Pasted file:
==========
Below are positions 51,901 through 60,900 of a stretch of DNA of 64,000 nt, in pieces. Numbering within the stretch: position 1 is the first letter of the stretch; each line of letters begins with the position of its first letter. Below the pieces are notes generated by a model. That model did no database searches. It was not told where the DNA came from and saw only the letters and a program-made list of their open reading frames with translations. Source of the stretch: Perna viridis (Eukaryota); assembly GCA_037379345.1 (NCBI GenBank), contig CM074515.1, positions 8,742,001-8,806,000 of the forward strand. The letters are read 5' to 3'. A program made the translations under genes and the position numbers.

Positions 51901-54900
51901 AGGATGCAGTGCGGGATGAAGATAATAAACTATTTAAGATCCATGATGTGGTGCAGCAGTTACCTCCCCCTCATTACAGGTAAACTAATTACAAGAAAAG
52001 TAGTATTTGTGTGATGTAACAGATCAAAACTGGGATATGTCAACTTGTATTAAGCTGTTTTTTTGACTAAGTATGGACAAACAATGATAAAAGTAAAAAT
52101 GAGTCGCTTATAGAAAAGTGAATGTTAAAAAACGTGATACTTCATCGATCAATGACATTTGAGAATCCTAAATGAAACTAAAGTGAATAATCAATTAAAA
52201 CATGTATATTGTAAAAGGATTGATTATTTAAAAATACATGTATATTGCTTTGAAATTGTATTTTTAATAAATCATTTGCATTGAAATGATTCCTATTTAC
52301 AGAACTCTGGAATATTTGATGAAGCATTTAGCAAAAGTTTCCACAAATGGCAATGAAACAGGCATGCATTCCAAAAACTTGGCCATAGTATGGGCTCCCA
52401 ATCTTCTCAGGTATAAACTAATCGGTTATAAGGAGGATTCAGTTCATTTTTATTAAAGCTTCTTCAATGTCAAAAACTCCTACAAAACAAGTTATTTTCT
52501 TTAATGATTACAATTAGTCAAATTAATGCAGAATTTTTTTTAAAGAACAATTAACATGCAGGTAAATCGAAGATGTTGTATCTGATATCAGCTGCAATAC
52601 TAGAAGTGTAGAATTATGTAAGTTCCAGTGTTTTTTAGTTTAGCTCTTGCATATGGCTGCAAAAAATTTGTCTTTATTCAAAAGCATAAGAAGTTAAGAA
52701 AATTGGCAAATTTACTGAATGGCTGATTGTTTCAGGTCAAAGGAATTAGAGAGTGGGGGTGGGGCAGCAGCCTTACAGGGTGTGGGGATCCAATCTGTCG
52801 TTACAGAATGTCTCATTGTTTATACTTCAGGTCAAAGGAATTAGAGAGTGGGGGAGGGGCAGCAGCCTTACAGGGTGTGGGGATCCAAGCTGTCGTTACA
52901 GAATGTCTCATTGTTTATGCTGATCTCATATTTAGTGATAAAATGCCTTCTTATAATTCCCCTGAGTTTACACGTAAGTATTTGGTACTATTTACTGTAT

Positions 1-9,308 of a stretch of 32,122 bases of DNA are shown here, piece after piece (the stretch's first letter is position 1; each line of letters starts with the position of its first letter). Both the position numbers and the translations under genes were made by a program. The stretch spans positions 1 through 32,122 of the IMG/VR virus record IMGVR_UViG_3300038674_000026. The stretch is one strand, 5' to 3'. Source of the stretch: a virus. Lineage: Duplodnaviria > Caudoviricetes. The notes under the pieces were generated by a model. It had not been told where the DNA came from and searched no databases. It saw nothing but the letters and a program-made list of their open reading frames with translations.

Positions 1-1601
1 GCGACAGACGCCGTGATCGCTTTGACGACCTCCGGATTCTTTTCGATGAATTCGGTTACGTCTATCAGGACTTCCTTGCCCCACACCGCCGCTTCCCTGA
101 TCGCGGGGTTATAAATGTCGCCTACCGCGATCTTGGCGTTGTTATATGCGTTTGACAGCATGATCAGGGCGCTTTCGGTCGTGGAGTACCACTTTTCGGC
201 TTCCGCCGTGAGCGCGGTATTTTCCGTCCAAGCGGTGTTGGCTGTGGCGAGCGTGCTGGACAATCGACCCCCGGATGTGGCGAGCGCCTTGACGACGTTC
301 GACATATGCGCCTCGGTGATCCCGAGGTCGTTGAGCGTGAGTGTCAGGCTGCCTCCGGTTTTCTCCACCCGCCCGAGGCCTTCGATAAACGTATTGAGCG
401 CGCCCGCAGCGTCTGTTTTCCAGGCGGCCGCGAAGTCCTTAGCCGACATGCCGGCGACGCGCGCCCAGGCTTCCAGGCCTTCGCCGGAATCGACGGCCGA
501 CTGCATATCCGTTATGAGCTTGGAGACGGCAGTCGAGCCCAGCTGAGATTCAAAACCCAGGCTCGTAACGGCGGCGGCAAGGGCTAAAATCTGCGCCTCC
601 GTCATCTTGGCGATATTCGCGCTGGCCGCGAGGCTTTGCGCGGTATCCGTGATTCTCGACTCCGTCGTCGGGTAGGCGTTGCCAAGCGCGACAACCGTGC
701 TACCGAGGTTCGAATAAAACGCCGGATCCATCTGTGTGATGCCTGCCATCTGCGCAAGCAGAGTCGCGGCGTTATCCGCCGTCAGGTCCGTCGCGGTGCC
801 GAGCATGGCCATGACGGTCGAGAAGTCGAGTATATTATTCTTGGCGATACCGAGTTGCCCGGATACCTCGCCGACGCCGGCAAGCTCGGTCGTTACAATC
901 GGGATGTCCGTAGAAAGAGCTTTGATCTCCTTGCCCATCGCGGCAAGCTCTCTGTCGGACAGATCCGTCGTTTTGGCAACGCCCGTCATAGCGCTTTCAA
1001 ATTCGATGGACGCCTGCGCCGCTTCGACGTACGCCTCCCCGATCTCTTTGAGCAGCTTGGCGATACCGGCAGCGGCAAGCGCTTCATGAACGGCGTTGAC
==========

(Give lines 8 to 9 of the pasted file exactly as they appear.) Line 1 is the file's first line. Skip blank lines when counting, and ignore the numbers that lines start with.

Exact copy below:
52401 ATCTTCTCAGGTATAAACTAATCGGTTATAAGGAGGATTCAGTTCATTTTTATTAAAGCTTCTTCAATGTCAAAAACTCCTACAAAACAAGTTATTTTCT
52501 TTAATGATTACAATTAGTCAAATTAATGCAGAATTTTTTTTAAAGAACAATTAACATGCAGGTAAATCGAAGATGTTGTATCTGATATCAGCTGCAATAC